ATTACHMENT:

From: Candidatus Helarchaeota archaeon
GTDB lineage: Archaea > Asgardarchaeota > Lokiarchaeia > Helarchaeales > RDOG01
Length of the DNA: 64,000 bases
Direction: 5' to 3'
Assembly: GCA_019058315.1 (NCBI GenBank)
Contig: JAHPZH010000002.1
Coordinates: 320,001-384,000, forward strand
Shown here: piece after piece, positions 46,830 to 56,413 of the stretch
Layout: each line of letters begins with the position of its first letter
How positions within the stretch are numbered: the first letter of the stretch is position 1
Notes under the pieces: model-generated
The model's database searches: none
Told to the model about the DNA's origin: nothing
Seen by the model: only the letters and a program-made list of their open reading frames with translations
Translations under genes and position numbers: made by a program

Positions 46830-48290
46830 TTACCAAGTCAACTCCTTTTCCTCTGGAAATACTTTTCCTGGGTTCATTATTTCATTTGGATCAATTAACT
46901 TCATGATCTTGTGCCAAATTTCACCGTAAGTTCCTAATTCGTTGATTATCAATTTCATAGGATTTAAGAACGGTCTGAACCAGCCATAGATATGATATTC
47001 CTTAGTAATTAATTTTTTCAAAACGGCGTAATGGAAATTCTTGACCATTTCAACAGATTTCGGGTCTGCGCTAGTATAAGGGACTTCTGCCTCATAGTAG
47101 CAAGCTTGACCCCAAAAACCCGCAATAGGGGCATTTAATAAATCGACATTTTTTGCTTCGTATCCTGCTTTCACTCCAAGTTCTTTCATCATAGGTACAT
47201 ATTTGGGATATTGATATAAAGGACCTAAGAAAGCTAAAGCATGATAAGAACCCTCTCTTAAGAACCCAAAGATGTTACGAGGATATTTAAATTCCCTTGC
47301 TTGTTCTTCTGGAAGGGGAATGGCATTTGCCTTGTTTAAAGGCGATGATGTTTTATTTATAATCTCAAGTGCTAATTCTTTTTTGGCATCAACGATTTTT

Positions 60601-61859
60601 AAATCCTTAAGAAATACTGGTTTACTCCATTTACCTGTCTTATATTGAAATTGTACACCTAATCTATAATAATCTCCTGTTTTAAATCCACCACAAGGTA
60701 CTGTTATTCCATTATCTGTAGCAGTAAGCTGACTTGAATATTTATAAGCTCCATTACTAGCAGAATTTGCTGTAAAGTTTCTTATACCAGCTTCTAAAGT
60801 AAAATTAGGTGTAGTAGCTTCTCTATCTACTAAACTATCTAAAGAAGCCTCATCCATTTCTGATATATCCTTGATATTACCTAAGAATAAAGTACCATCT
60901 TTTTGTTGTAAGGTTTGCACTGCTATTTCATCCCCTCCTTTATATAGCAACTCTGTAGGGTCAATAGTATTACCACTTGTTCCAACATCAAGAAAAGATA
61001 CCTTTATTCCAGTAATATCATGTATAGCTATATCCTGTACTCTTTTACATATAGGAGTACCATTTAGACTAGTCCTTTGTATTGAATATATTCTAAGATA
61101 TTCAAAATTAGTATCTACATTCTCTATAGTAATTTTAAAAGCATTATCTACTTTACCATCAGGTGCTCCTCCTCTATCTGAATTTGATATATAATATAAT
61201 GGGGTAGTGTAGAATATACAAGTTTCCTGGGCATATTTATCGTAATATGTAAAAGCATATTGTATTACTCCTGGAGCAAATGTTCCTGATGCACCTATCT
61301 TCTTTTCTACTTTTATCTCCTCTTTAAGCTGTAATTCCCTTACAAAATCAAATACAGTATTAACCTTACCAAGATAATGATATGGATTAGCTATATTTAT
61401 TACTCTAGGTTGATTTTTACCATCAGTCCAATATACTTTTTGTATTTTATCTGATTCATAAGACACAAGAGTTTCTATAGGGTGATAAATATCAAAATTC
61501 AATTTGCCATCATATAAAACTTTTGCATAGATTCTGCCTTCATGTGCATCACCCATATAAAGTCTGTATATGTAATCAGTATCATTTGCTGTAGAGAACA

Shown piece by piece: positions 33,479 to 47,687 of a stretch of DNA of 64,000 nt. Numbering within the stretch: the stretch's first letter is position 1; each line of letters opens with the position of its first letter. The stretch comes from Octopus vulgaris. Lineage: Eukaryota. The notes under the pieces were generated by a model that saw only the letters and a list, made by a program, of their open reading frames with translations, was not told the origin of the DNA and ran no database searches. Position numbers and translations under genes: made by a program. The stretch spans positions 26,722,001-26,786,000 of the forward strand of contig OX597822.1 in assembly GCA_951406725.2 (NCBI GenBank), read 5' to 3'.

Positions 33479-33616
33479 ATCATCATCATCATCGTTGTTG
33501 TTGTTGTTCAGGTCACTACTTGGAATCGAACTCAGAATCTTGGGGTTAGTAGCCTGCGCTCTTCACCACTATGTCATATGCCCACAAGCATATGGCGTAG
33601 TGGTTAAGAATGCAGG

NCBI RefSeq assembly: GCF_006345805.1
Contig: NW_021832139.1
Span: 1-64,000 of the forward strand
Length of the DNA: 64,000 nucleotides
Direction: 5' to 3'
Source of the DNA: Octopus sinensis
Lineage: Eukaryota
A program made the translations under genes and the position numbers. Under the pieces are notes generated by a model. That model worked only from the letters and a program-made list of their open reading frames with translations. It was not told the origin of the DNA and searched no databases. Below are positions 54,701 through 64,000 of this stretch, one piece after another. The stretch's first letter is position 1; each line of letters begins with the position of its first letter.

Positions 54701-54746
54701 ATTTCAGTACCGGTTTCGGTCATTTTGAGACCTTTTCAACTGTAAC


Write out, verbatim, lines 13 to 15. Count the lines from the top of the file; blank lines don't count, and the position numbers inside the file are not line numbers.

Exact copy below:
Told to the model about the DNA's origin: nothing
Seen by the model: only the letters and a program-made list of their open reading frames with translations
Translations under genes and position numbers: made by a program